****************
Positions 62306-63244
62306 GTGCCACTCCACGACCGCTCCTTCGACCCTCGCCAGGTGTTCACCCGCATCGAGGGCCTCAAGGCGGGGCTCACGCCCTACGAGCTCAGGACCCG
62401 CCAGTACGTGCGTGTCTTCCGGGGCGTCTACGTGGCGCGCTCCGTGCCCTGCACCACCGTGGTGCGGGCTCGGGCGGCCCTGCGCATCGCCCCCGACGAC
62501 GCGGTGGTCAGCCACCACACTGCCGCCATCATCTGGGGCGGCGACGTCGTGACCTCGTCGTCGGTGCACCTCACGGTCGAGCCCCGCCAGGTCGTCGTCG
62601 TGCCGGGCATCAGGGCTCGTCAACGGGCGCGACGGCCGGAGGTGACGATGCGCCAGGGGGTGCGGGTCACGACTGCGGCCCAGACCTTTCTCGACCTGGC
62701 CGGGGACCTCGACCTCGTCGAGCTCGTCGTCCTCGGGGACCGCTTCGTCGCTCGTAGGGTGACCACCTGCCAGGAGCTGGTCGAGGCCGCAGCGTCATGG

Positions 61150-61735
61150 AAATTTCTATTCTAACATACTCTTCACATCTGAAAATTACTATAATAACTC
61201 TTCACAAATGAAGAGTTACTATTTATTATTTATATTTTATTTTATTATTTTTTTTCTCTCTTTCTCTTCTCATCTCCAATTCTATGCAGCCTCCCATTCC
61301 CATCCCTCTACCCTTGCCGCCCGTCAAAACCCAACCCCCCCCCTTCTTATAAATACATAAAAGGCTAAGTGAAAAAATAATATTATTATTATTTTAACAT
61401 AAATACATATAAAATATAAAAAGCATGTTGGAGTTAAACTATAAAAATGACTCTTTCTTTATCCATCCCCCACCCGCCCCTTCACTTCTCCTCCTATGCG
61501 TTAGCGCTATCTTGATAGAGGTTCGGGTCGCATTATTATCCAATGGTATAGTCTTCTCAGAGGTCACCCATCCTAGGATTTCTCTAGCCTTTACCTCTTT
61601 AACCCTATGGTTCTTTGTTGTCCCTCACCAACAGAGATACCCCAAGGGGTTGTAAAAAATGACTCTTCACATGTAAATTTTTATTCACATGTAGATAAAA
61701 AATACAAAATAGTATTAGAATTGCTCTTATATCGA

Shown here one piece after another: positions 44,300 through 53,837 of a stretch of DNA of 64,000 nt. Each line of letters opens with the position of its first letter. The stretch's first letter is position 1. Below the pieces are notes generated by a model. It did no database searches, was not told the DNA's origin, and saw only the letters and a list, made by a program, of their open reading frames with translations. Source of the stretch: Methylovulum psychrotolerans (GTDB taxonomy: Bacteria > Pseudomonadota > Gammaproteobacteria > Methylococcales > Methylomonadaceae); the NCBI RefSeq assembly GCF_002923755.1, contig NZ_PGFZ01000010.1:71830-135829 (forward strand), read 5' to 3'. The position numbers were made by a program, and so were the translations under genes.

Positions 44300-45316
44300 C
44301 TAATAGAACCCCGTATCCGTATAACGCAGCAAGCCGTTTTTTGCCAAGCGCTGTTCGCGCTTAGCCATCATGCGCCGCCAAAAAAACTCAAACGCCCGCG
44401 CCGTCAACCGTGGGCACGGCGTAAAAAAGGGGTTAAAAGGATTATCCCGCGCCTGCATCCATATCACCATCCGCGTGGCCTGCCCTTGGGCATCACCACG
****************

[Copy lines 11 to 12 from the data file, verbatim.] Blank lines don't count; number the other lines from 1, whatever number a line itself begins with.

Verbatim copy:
61401 AAATACATATAAAATATAAAAAGCATGTTGGAGTTAAACTATAAAAATGACTCTTTCTTTATCCATCCCCCACCCGCCCCTTCACTTCTCCTCCTATGCG
61501 TTAGCGCTATCTTGATAGAGGTTCGGGTCGCATTATTATCCAATGGTATAGTCTTCTCAGAGGTCACCCATCCTAGGATTTCTCTAGCCTTTACCTCTTT